Popular in Macroeconomics
Popular in Economcs
This 9 page Study Guide was uploaded by Teena Pandey on Saturday February 7, 2015. The Study Guide belongs to ECON 0110 at University of Pittsburgh taught by Dr. El-Hamidi in Fall. Since its upload, it has received 257 views. For similar materials see Macroeconomics in Economcs at University of Pittsburgh.
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Amazing. Wouldn't have passed this test without these notes. Hoping this notetaker will be around for the final!
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Date Created: 02/07/15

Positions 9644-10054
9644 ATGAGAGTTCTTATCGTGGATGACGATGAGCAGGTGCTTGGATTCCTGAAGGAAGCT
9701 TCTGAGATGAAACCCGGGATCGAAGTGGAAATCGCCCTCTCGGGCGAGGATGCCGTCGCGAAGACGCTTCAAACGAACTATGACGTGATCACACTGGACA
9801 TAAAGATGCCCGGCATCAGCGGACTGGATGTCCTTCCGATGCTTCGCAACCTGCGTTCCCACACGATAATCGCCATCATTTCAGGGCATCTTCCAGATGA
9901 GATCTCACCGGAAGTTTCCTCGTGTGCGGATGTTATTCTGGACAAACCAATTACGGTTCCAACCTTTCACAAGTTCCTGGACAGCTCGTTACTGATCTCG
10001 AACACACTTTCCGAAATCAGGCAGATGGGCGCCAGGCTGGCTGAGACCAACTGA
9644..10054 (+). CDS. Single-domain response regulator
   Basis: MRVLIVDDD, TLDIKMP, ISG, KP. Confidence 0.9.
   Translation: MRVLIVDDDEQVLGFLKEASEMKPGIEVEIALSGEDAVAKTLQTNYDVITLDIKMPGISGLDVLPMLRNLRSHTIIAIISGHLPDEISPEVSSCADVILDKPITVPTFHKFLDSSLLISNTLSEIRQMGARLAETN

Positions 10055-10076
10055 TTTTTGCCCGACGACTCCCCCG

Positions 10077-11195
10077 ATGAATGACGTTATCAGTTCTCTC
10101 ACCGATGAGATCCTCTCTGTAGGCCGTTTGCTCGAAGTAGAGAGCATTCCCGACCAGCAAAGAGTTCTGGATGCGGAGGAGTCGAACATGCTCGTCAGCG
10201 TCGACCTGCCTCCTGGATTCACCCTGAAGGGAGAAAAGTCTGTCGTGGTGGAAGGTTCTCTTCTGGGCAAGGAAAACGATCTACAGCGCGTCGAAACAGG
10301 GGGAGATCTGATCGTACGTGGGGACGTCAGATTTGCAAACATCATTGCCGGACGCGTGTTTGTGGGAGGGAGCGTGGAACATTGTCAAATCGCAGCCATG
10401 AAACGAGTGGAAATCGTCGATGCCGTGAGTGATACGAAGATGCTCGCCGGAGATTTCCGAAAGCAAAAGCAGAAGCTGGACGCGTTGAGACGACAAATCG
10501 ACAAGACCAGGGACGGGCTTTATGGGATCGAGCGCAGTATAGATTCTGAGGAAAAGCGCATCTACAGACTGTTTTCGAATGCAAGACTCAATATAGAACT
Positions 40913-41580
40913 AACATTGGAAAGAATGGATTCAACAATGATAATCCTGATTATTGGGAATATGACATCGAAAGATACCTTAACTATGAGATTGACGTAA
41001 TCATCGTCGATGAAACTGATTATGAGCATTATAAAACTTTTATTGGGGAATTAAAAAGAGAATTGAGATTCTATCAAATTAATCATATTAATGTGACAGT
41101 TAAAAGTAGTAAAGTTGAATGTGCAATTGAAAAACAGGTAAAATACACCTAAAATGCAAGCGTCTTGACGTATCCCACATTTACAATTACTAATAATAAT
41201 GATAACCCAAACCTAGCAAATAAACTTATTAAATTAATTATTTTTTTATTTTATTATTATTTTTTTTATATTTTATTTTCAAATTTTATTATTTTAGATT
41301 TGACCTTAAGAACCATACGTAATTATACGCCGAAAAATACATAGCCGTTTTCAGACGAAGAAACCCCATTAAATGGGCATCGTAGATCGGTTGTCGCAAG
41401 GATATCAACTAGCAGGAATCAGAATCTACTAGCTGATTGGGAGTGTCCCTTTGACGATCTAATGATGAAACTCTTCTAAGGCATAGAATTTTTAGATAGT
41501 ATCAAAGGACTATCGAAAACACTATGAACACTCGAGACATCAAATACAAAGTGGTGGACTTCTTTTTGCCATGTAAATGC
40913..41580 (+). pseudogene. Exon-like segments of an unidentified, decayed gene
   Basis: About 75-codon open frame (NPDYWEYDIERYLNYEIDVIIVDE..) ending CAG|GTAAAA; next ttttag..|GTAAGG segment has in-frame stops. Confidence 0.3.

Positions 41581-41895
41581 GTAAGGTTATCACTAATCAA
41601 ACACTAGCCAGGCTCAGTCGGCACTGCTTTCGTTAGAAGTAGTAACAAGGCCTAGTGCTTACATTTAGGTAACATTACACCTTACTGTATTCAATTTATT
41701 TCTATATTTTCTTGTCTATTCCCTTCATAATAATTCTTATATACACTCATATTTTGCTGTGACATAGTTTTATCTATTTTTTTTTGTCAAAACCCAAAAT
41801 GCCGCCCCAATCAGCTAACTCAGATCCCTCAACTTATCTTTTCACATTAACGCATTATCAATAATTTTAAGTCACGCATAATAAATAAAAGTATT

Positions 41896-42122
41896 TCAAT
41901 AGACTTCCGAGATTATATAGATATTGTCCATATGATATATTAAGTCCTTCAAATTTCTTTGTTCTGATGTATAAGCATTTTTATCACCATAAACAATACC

Macroeconomics 0110 Chapter 1 Economics Foundations and Models 0 Basic fact of life People must make CHOICES to attain their goals 0 Scarcity wants are unlimited but the resources available to fulfill those wants are limited 0 Economics study of the choices consumers business managers and government officials make to attain their goals given scarce resources 0 Important economics ideas 1 people are rational 2 people respond to incentives 3 optimal decisions are made at the margin 0 Fundamental questions 1 What goods will be produced 2 how will the goods and services be produced 3 who will receive the goods and services 0 Economic models simplified versions of reality used to analyze realworld economic situations 11 Three Key Economic Ideas 0 Market a group of buyers and sellers of a good or service and the institution or arrangement by which they come together to trade 0 People Are Rational O This does not mean that everyone makes the best decision 0 It means that it is assumed that consumers and firms use all available information as they act to achieve their goals 0 Weight the benefits and costs of each action and choose an action only if the benefits outweigh the costs 0 People Respond to Economic Incentives 0 Consumers and firms consistently respond to economic incentives 0 FBI officials advise banks to install bulletresistant plastic amp10000 and well trained security guard 50000 Banks don t follow advice because average lost in bank robbery is only 1200 0 Economic incentive to banks is clear It is less costly to put up with bank robberies than to take additional security measures 0 Does Health Insurance Give People an Incentive to Become Obese 0 Optimal Decisions Are Made at the Margin O Marginal extra or additional 0 Watch another hour of TV or spend that hour studying Marginal benefit of watching more TV is additional enjoyment Marginal cost is the lower grade you receive from studying a little less 0 Firms receive revenue from selling goods 0 Economists reason that the optimal decision is to continue any activity up the point where the marginal benefit equals the marginal cost MBMC 0 Marginal Analysis comparing marginal benefits and marginal costs 12 The Economic Problem That Every Society 0 Only limited amount of economic resources workers machines raw materials etc 0 Tradeoffs producing more of one good or service means producing less of another good or service 0 Opportunity cost the highestvalued alterative that must be given up to engage in that activity 0 What Goods and Services Will Be Produced 0 You help decide which goods and services firms will produce when you choose to buy IPhone instead of BlackB erry or cafe mocha rather than a chai tea Similarly Apple must choose to devote scarce resources to produce more IPhone or iPads 0 Consumers firms and the government face problem of scarcity by trading off one good or service for another 0 Each choice comes with an opportunity cost measured by the value of the best alternative given up 0 How Will the Goods and Services Be Produced 0 Firms face a tradeoff between using more workers or using more machines 0 Who Will Receive the Goods and Services Produced 0 Who receives goods and services produced depends largely on how income is distributed 0 Important policy question should the government intervene to make the distribution of income more equal 0 People with higher incomes pay a larger fraction of their incomes in taxes and because the government makes payments to people with low incomes 0 Centrally Planned Economies versus Market Economies O Centrally planned economy the government decides how economic resources will be allocated 0 Market economy the decisions of households and firms interacting in markets allocate economic resources 0 The most important centrally planned economy in the world was Soviet Union 0 In Soviet Union government decided what goods to produce how the goods would be produced and who received it 0 Centrally planned economies are not successful in producing low cost high quality goods and services Al have been political dictatorships 0 All high income democracies have market economies O Rely on privately owned firms Markets determine who receives the goods and services 0 Firms produce goods and services that meet the wants of consumers or the firms will go out of business 0 Due to competition firms in market offer highestquality lowest price products 0 Income of an individual determined by payments he receives for what he has to sell 0 Who receives goods and services Those most willing and able to buy them 0 The Modern Mixed Economy 0 In middle of 20th century government intervention in economy increased dramatically 0 Mixed market economy primarily a market economy because most economic decisions result from interaction of buyers and sellers in markets however gov plays a significant role in allocation of resources 0 Efficiency and Equity 0 Market economies more efficient O Productive efficiency when a good or service is produced at the lowest possible cost Competition among firms forces them to produce goods at lowest cost 0 Allocative efficiency production is in accordance with consumer preferences Combination of competition among firms and voluntary exchange between firms and consumers results in production of mix goods that consumers prefer most Every good is produced up to the point where the last unit provides a marginal benefit to society equal to marginal cost of producing it 0 Efficiency occurs because markets promote competition and facilitate voluntary exchange 0 Voluntary exchange both buyer and seller are both made better off by transaction 0 Sometimes things can be inefficient 0 Equity fair distribution of economic 13 Economics Models 0 Economists rely on theories and models to analyze real world issues 0 Purpose of economic models is to make economic ideas sufficiently explicit and concrete so that individuals firms or the government can use them to make decisions 0 Role of Assumptions in Economic Models 0 Models are based on making assumptions because they have to be simplified to be useful 0 Forming and Testing Hypotheses in Economic Models 0 Economic variable something measurable that can have different values such as the incomes of doctors O Hypothesis in an economic model is a statement that may either be correct or incorrect about an economic variable 0 Economists accept and use an economic model if it leads to hypotheses that are confirmed by statistical analysis 0 Normative and Positive Analysis 0 Positive analysis what is O Normative analysis what ought to be 0 Positive analysis of federal minimum wage law uses economic model to estimate how many workers lost their jobs because of law its effect on costs and profits of businesses and the gains to workers receiving the minimum wage O Normative analysis was the decision as to whether the minimum wage law is a good or bad idea 0 Economics as a Social Science 14 Microeconomics and Macroeconomics 0 Microeconomics the study of how households and firms make choices how they interact in markets and how the government attempts to in uence their choices EX consumers reactions to changes in product prices firms decisions on prices policy issues 0 Macroeconomics study of how economy as a whole including topics such as in ation unemployment and economic growth Ex why economics experience recession and increasing unemployment why economies have grown much faster than other policy issues 15 Preview of Important Economic Terms 0 Entrepreneur someone who operates a business They decide what goods and services to produce and how to produce them 0 Innovation practical application of an invention 0 Technology processes it uses to produce goods and services 0 Firm company business organization that produces a good or service 0 Goods tangible merchandise 0 Services activities done for others 0 Revenue total amount received for selling a good or service PXQ 0 Profit difference between revenue and its costs Economic profit includes opportunity cost 0 Household all persons occupying a home 0 Factors of production or economic resources labor capital and natural resources and entrepreneurial ability 0 Capital financial stocks and bonds issued by firms bank accounts and holdings of money Physical includes manufactured goods that are used to produce other goods and services 0 Human capital accumulated training and skills that workers possess Macroeconomics 0110 Chapter 2 Tradeoffs Comparative Advantage and the Market Svstem 21 Production Possibilities Frontiers and Opportunity Costs 0 Production possibilities frontier PPF curve showing the maximum attainable combinations of two products that may be produced with available resources and current technology 0 Graphing the Production Possibilities Frontier O Combinations inside the graph are attainable but inefficient Combinations on the graph are efficient because all available resources are being fully utilized Combinations outside the line are inefficient and unattainable O Opportunity cost the highest valued alternative that must be given up to engage in an activity 0 Increasing Marginal Opportunity Costs 0 Increasing marginal opportunity costs as you move down a PPC O The more resources already devoted to an activity the smaller the payoff to devoting additional resources to that activity 0 Economic Growth 0 Total resources available to any economy are fixed 0 Over time resources may increase which shifts the PPC 0 Economic growth ability of economy to increase production of goods and services 22 Comparative Advantage and Trade 0 Markets are fundamentally about trade 0 Trade act of buying and selling 0 Trade makes it possible for people to become better off by increasing their production and consumption 0 Specialization and Gains from Trade 0 Absolute Advantage versus Comparative Advantage 0 Absolute advantage ability of an individual a firm or a country to produce more of a good or service than competitors using the same amount of resources 0 Comparative advantage ability of an individual firm or country to produce a good or service at a lower opportunity cost than competitors 0 Comparative Advantage and the Gains from Trade 0 The basis for trade is comparative advantage but not absolute advantage 0 Individuals firms and countries are better off if they specialize in producing goods and services for which they have a comparative advantage and obtain the other goods and services they need by trading 23 The Market System 0 Market a group of buyers and sellers of a good or service and the institution or arrangement by which they come together to trade 0 Buyers are demanders of goods or services and sellers are suppliers of goods or services 0 Product markets markets for goodssuch as computers and service In product markets households are demanders and firms are suppliers 0 Factor markets market for the factors of production 0 Factors of production the inputs used to make goods and services Four categories Labor capital natural resources and entrepreneurial ability 0 1 Labor includes all types of work 2 Capital refers to what is used to produce other goods 3 Natural resources include land water oil etc 4 Entrepreneur is someone who operates a business 0 The Circular Flow of Income 0 Households are suppliers of factors of production Particularly labor employed by firms to make goods and services 0 In factor markets households are suppliers and firms are demanders 0 Firms are suppliers of goods and services They use funds from selling goods and services to buy factors of production needed to make those goods and services 0 The Gains from Free Markets 0 Free market exists when the government places few restrictions on how goods and services can be produced or sold or on how factors of production can be employed 0 The Market Mechanism 0 The Role of the Entrepreneur 0 Entrepreneurs put their own funds at risk when they start businesses 0 The Legal Basis of a Successful Market System 0 Protection of Private Property gt Property rights are the rights individuals or firms have to be exclusive use of their property including the right to buy or sell it 0 Enforcement of Contracts and Property Rights Macroeconomics 0110 Chapter 3 Where Prices Come From The Interaction of Demand and Supply 0 Perfectly competitive market many buyers and sellers all firms selling identical products and no barriers to new firms entering the market 1 The Demand Side of the Market 0 Main factor in making consumer decisions is price of product Demand what customer is willing and able to buy 0 Demand Schedules and Demand Curves VVVVOVVVO OVOVO OO Demand schedules table showing relationship between price of product and quantity of product demanded Quantity demanded amount of a good or service that a consumer is willing and able to purchase at a given price market demand demand by all the consumers of a given good or service The Law of Demand Law of demand holding everything else constant when the price of a product falls the quantity demanded of the product will increase and when the price of a product rises the quantity demanded of the product will decrease What Explains the Law of Demand Substitution Effect change in quantity demanded of a good that results from a change in price making the good more or less expensive relative to other goods that are substitutes Income effect the change in the quantity demanded of a good that results from the effect of a change in the good s price on consumers purchasing power They happen simultaneously Ex fall in price of tablet computers leads consumers to buy more able computers both because the tablets are now less expensive relative to substitute products and because the purchasing power of consumers incomes has increased Holding Everything Else Constant the Ceteris paribus Condition Ceteris paribus condition all else equal requirement that when analyzing the relationship between two variables such as price and quantity demanded other variables must be held constant Shift of a demand curve is an increase or decrease in demand Movement along the demand curve is an increase or decrease in the quantity demanded Variables That Shift Market Demand Income Income affects willingness and ability to buy a good Normal good demand increases as income rises and decreases as income falls Inferior good demand increases as income falls and decreases as income rises Prices of Related Goods Substitutes goods and services that can be used for the same purpose The more you buy of one the less you buy of the other Increase in price of substitute causes demand curve shift to the right Complements goods and services used together Decrease in complement causes shift in demand to the left Tastes Consumers can be in uenced by advertising campaign Population and Demographics Demographics characteristics of population with respect to age race and gender Expected Future Prices A Change in Demand versus a Change in Quantity Demanded A change in demand refers to shift in demand curve affected by variables Change in quantity demanded refers to movement along demand curve as result in change of price The Supply Side of the Market Quantity supplied amount of a good or service a firm is willing and able to supply at a given price Holding other variables constant when price of a good rises producing good is more profitable and quantity supplied will increase Supply Schedules and Supply Curves 0 Supply schedule table that shows the relationship between the price of a product and the quantity of the product supplied 0 Supply curve curve that shows the relationship between the price of a product and the quantity of the product supplied Law of Supply 0 Law of supply holding everything else constant increases in price cause increases in the quantity supplied and decreases in price cause decreases in quantity supplied 0 If only the price of the product changes there is movement along the supply curve which is an increase or decrease in the quantity supplied 0 Other variables cause supply curve to shift which is an increase or decrease in supply Variables That Shift Market Supply 0 Prices of Inputs gt Most likely to cause shift in supply curve gt If supply of an input declines supply of product will increase and supply curve will shift to right 0 Technological Change gt Technological Change positive or negative change in the ability of a firm to produce a given level of output with a given quantity of inputs gt If you can produce more output with the same amount of inputs its costs will be lower and the good will be more profitable to produce at any given price 0 Prices of Substitutes in Production gt Substitutes in production alternative products a firm could produce 0 Number of Firms in the Market gt When firms enter a market the supply curve shifts to the right 0 Expected Future Prices gt If a firm expects price of its product will be higher in future than today it has incentive to decrease supply now and increase it in future A Change in Supply Versus a Change in Quantity Supplied 0 Change in supply refers to shift of supply curve caused by change in one of the variables 0 Change in quantity supplied refers to movement along supply curve as result of change in product s price Market Equilibrium Putting Demand and Supply Together Market equilibrium situation in which quantity demanded equals quantity supplied Competitive market equilibrium market equilibrium with many buyers and many sellers How Markets Eliminate Surpluses and Shortages 0 Market not in equilibrium moves toward equilibrium Once it is at equilibrium it remains at equilibrium 0 Surplus situation in which the quantity supplied is greater than the quantity demanded 0 When there is a surplus firms have incentive to increase their sales by cutting the price which will increase the quantity demanded and decrease quantity supplied O Shortage situation in which the quantity demanded is greater than the quantity supplied 0 When shortage occurs some consumers can t buy product and firms can raise price Without losing sales Higher price Will cause increase in quantity supplied and decrease quantity demanded reducing shortage 0 Demand And Supply Both Count 0 They decide equilibrium together The Effect of Demand and Supply Shifts on Equilibrium Effect of Shifts in Supply in Equilibrium Effect of Shifts in Demand on Equilibrium The Effect of Shifts in Demand and Supply Over Time Shifts in Curve Versus Movements Along a Curve 0 When a shift in a demand or supply curve causes a change in equilibrium price the change in price does not cause a further shift in demand or supply 0 For instance an increase in supply causes price of good to fall Result Will be an increase in quantity demanded but not an increase in demand